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Title

The Strategic Significance of Afghanistan: Geopolitics, the Trans-Afghan Pipeline, and the Struggle for Eurasia

Date of Award

Spring 5-15-2013

Author's School

Graduate School of Arts and Sciences

Author's Department

International Affairs

Additional Affiliations

University College

Degree Name

Master of Arts (AM/MA)

Degree Type

Thesis

Abstract

Due to the intensifying competition over energy access, international relations has entered what energy scholar Michael Klare calls an ‘international energy order’. In this order, energy access rivals military might as a source of national power. Central Asia has large deposits of oil and natural gas, which is why the US, China, and Russia are competing for influence in what is known as the New Great Game. According to Geopolitical theory, global dominance is a function of gaining dominance over the Eurasian landmass, and gaining influence in Central Asia is a key step towards attaining this objective.

While China, Russia, and the US have areas of overlapping interests, the US views Russia and China as rivals. This is why the US wishes to direct Central Asian energy away from its rivals towards South Asia through the TAPI pipeline. Due to its location between Central and South Asia, Afghanistan is an energy bridge and thus key to achieving Washington’s strategic objectives. The US also wants to establish a military presence in the Central Asia. Furthermore, TAPI allows the US to isolate Iran, which is competing to supply South Asia with the Russia-supported IPI pipeline.

However, Afghanistan’s security problems complicate attempts to construct the Turkmenistan-Afghanistan-Pakistan-India pipeline. Because of the Taliban’s potential to create a viable government in Afghanistan, the US negotiated with the Islamic regime until 2001. The Taliban gained prominence by disarming warlords that were waging civil war in Afghanistan. The US armed many of these warlords during its proxy war against the Soviet Union in Afghanistan during the 1980’s.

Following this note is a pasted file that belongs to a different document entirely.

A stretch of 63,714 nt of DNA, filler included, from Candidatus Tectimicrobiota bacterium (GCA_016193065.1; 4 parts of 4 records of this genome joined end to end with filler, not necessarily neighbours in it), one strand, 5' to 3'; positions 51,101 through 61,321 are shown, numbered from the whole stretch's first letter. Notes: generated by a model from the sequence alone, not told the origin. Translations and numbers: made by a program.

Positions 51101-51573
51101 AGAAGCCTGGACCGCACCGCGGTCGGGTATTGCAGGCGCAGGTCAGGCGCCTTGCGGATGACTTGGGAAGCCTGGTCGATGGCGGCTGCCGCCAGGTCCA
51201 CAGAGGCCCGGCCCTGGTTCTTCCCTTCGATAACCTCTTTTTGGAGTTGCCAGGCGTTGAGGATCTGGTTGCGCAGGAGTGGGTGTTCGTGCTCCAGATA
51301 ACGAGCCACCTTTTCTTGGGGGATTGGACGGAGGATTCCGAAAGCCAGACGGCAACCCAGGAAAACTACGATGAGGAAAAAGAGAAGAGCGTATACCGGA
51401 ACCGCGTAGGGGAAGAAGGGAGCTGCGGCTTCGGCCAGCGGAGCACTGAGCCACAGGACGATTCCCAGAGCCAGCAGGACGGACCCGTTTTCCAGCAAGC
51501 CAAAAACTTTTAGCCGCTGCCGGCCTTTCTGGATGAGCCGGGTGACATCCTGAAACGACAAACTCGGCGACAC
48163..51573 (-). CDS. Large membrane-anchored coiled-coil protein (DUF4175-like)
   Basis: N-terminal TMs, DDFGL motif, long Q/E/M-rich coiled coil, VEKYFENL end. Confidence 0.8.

As part of its current exit strategy, the US believes economic development in the form of TAPI transit fees will blunt the appeal of Islamic fundamentalism in Afghanistan. While Russia and China are also weary of the fundamentalist threat, they are loath to see the US play a role in the region’s energy transactions, not to mention establish a military presence in their sphere of influence. This is why they are courting Afghanistan with their own arms, investment, and energy projects. Moreover, India, Pakistan, and Iran are also competing for influence in Afghanistan.

Language

English (en)

Chair and Committee

Marvin Marcus

Comments

Permanent URL: https://doi.org/10.7936/K7PV6HB1

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